BRIEF DESCRIPTION OF THE DRAWINGS

Referring now to the drawings, where like numerals represent like parts in several views:

FIG. 1 contains a cut-away side view of an exemplary embodiment of the present invention, the FIG. 1 embodiment illustrating the arrangement when the magnetic field is turned “off”;

FIG. 2 contains a top view of the arrangement of FIG. 1, illustrating in particular the V-grooves supporting both fibers, as well as the cavity for accommodating the movable fiber permalloy sleeve;

FIG. 3 is a cut-away side view of the arrangement of FIG. 1, with the application of a magnetic field, illustrating in particular the resultant misalignment between the movable fiber endface and the fixed fiber endface;

FIG. 4 is a side view of an alternative of the present invention, including a lid for constraining the upward displacement of the movable fiber endface; and

FIG. 5 is an end view of the arrangement of FIG. 4.

DETAILED DESCRIPTION

FIG. 1 contains a side view of an exemplary variable attenuator 10 formed in accordance with the present invention. Variable attenuator 10 comprises a first, movable fiber 12 and a second, fixed fiber 14, where fibers 12 and 14 are disposed in an end-to-end configuration on a common substrate 16. In particular, a first endface 18 of movable fiber 12 is disposed coaxially with a first endface 20 of fixed fiber 14 such that in the position as illustrated in FIG. 1 essentially all of the light output from movable fiber 12 is coupled into fixed fiber 14 (i.e., approximately 100% power coupling, no attenuation). Alignment between endfaces 18 and 20 can be achieved by utilizing a common V-groove 22 to support both fibers. FIG. 2 contains a top view of attenuator 10, clearly illustrating V-groove 22 and the positioning of fibers 12 and 14 within groove 22.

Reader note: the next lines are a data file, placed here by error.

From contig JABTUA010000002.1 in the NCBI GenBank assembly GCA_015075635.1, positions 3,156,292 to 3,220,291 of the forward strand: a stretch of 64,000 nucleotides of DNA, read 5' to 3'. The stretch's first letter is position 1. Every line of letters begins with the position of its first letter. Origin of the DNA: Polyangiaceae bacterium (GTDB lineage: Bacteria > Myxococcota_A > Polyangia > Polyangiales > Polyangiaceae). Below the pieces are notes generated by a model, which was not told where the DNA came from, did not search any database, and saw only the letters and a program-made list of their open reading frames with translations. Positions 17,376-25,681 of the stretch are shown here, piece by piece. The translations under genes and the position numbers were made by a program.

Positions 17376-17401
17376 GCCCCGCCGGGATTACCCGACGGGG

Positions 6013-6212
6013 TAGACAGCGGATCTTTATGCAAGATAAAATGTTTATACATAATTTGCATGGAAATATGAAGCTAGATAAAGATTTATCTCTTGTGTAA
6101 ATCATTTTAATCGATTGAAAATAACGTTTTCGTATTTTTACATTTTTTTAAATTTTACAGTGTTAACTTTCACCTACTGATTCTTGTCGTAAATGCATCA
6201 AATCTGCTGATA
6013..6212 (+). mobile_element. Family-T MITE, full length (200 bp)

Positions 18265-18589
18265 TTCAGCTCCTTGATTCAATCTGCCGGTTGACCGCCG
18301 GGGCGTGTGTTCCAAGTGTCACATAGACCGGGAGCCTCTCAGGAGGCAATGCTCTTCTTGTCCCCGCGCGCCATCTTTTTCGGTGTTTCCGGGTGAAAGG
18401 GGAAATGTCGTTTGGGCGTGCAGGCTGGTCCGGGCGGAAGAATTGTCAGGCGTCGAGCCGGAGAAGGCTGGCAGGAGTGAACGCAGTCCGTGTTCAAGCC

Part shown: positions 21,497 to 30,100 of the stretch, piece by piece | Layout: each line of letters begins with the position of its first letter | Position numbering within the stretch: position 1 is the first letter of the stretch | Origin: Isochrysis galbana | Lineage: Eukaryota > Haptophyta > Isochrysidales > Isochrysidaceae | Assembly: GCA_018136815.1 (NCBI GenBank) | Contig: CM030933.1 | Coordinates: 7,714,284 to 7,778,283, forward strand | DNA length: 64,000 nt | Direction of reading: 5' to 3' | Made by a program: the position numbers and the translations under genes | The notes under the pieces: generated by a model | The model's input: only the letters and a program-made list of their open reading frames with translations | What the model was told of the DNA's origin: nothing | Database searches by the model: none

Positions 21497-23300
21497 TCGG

In accordance with the present invention, variable attenuation in the optical signal passing between fibers 12 and 14 is accomplished by displacing endface 18 of movable fiber 12 with respect to endface 20 of fixed fiber 14. Displacement is achieved by using an external force, such as a magnetic field, to physically adjust the position of movable fiber 12 relative to fixed fiber 14. Referring to FIG. 1, movable fiber 12 in this embodiment is illustrated as including a permalloy sleeve 24 disposed to surround a portion of movable fiber 12 proximate to endface 18. A pair of permalloy members 26 and 28 are illustrated in FIG. 1 as disposed above and below permalloy sleeve 24. Also included in this particular embodiment of the present invention is an external coil 27 (shown in FIG. 2), which is disposed to surround substrate 16 in the vicinity of members 26 and 28. An external current source (not shown) is coupled to coil 27 and used to induce a magnetic field in attenuator 10. In the configuration as illustrated in FIG. 1, there is no applied current and thus no magnetic field. Therefore, permalloy sleeve 24 will remain motionless such that endface 18 is coaxial with endface 20 and full optical signal coupling is achieved.

Upon the application of an electrical current to coil 27, a magnetic field will be created so as to draw permalloy sleeve 24 downward into cavity 30 formed in substrate 16 (see also FIG. 2). FIG. 3 illustrates attenuator 10 upon the application of a magnetic field, with permalloy sleeve 24 displaced by an amount d. in this embodiment of the present invention, edge 32 of cavity 30 functions as a fulcrum, causing a controlled, upward movement of endface 18 of fiber 12 out of coaxial alignment with endface 20 of fixed fiber 14. Therefore, a portion of the optical signal exiting movable fiber 12 will be lost and not coupled into fixed fiber 14, attenuating the power of the optical signal propagating through fixed fiber 14. Advantageously, variable attenuation is achieved by adjusting the applied current, which in turn adjusts the strength of the applied magnetic field, where as the field is increased permalloy sleeve 24 will be drawn further down into cavity 30 such that endface 18 is further displaced with respect to endface 20. Shown in phantom in FIG. 3 is a second, lower position of permalloy 24, where this position results in endface 18 of movable fiber 12 moving further upward—further attenuating the strength of the optical signal coupled into fixed fiber 14. Obviously, as the magnetic field is decreased, permalloy sleeve 24 will move upward, bringing endface 18 closer into alignment with endface 20. Continuous variability of the degree of attenuation can thus be achieved, as controlled by continued adjustments of the applied magnetic field.